A senior Northern Ireland minister has promised a cycling revolution for Northern Ireland.
Stormont’s minister for regional development Danny Kennedy has spoken of a vision for safe cycling on his return from a visit to Scandinavia to look at the cycling capitals of Copenhagen in Denmark and Malmo in Sweden.
He told the BBC: "We need to create an environment which invites people to walk and cycle as much as possible.
"That is my vision for Northern Ireland and I am committed to making it happen.
"It has been very impressive to see at first hand how 'normal' cycling is for the majority of the populations in these cities.
"One of the key learning points for me is that cycling is not a goal in itself but is a means to an end.
"People here cycle for convenience because the infrastructure is so good.
"There are miles of wide cycle lanes all with excellent links across the cities and out to the suburbs with easy access to public transport.
"The knock-on effects are a healthier population putting less strain on health services. Traders too, reap the benefits from the numbers of people travelling round the city with countless bike stands for people to stop and shop."
Northern Ireland will host the first three stages of the Giro d'Italia, in May.
Last year we reported how Sinn Féin and SDLP politicians had criticised the routing of the opening stages of next year’s Giro d’Italia which starts in Belfast on Friday, May 9.
The Belfast stage of Italy’s national tour – which is leaving mainland Europe for the first time in its history for the start in Northern Ireland – will not include West Belfast, leading to nationalist calls for the route to be changed.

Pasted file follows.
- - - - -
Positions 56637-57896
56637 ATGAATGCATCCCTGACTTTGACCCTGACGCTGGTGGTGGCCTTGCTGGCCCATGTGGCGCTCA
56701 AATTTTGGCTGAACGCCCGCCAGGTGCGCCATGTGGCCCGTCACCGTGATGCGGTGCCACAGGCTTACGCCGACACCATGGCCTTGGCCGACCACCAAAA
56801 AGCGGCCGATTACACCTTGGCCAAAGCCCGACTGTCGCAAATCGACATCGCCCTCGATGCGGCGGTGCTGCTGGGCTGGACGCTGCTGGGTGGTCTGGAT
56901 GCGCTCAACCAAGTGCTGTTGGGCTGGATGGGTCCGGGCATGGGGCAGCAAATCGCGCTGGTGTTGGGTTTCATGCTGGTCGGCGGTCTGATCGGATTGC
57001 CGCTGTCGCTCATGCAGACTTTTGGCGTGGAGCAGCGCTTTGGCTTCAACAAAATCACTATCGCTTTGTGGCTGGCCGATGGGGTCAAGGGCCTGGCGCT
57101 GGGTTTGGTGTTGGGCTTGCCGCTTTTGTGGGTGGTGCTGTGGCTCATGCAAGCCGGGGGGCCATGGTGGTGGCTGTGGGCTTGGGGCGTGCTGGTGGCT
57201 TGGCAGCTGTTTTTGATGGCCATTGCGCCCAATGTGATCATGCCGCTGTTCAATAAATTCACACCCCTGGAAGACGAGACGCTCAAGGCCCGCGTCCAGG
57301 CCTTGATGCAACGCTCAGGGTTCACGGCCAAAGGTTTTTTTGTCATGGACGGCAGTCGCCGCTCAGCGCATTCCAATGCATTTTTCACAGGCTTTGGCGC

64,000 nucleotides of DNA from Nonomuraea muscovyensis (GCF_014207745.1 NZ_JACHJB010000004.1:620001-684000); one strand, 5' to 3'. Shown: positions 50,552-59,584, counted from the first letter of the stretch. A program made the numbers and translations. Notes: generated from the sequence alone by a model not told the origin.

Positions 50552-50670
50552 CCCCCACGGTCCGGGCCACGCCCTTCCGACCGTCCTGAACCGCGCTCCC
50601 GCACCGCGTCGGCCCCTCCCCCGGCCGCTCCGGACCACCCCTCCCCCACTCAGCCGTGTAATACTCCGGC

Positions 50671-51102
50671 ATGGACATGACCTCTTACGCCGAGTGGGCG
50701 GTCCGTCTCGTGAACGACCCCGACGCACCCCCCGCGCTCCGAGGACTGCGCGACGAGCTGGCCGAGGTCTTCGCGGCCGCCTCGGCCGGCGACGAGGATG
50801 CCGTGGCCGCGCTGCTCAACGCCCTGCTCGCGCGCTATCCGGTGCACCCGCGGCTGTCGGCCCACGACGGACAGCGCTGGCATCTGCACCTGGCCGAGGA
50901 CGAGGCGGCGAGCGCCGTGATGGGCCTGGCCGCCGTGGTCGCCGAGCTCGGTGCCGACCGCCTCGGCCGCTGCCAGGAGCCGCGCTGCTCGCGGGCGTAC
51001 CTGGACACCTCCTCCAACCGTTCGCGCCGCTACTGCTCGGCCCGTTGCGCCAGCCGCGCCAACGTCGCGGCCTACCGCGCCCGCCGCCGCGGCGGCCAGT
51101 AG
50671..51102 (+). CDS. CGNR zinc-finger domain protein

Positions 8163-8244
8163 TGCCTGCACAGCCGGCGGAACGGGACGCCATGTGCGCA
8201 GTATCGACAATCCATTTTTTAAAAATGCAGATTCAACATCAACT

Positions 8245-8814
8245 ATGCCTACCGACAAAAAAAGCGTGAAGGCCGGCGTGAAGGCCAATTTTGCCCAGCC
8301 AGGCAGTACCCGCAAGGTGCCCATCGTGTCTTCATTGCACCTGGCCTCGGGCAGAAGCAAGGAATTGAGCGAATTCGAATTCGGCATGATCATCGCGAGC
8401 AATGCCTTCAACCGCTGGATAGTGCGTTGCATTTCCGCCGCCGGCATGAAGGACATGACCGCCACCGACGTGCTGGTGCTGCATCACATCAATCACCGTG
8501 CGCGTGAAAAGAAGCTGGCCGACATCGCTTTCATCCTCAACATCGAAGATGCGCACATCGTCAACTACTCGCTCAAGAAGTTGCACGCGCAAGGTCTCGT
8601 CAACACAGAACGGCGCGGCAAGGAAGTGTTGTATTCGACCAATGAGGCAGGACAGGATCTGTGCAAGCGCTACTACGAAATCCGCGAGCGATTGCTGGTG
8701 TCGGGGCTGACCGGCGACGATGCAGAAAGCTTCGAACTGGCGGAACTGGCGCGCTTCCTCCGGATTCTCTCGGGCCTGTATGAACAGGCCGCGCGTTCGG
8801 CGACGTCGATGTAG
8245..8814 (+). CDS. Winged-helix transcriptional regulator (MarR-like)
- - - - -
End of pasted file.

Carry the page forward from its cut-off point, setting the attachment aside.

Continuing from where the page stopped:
Paul Maskey, Sinn Féin MP for West Belfast said: "The image of cyclists going up and down the Falls Road would send out a massive positive signal right across the world," he said.
"This is about advertising the city. This is about promoting the city, and nowhere else can do it better than the Falls Road, and I think it's a shame that Deti have excluded west Belfast from this competition.
"What we will see is all other parts of the city being touched and being seen world-wide, except west Belfast, and it is just not good enough. We will campaign to meet whoever we have to meet, to ensure this race comes to this part of the city."
Last summer, a member of the Northern Ireland Assembly introduced a private member’s bill calling for the speed limit on residential unclassified streets from 30mph to 20mph in a bid to improve safety for all road users, whether they be drivers, pedestrians or cyclists.
Conall McDevitt MLA, who represents Belfast South for the SDLP, said: “According to research from the Department for Transport in England, if a person is hit by a car travelling at 30mph, they face a one in five chance of being killed - reduce the speed to 20mph, and their chances of being killed are significantly reduced to one in forty.
"This year we have seen twice as many deaths on our roads if we compare the figure with this time last year, many of whom were pedestrians. I believe that a reduced speed limit would go some way towards reducing the number of fatalities and accidents, and begin to really address this issue.”
Although unlikely to become law, this Private Members Bill indicates a growing support for safer cycling in Northern Ireland.
After an unpromising start, having to be bribed by her parents to learn to ride without stabilisers, Sarah became rather keener on cycling in her university years, and was eventually persuaded to upgrade to proper road cycling by the prospect of a shiny red Italian bike, which she promptly destroyed by trapping a pair of knickers in the rear derailleur. Sarah writes about about cycling every weekend on road.cc.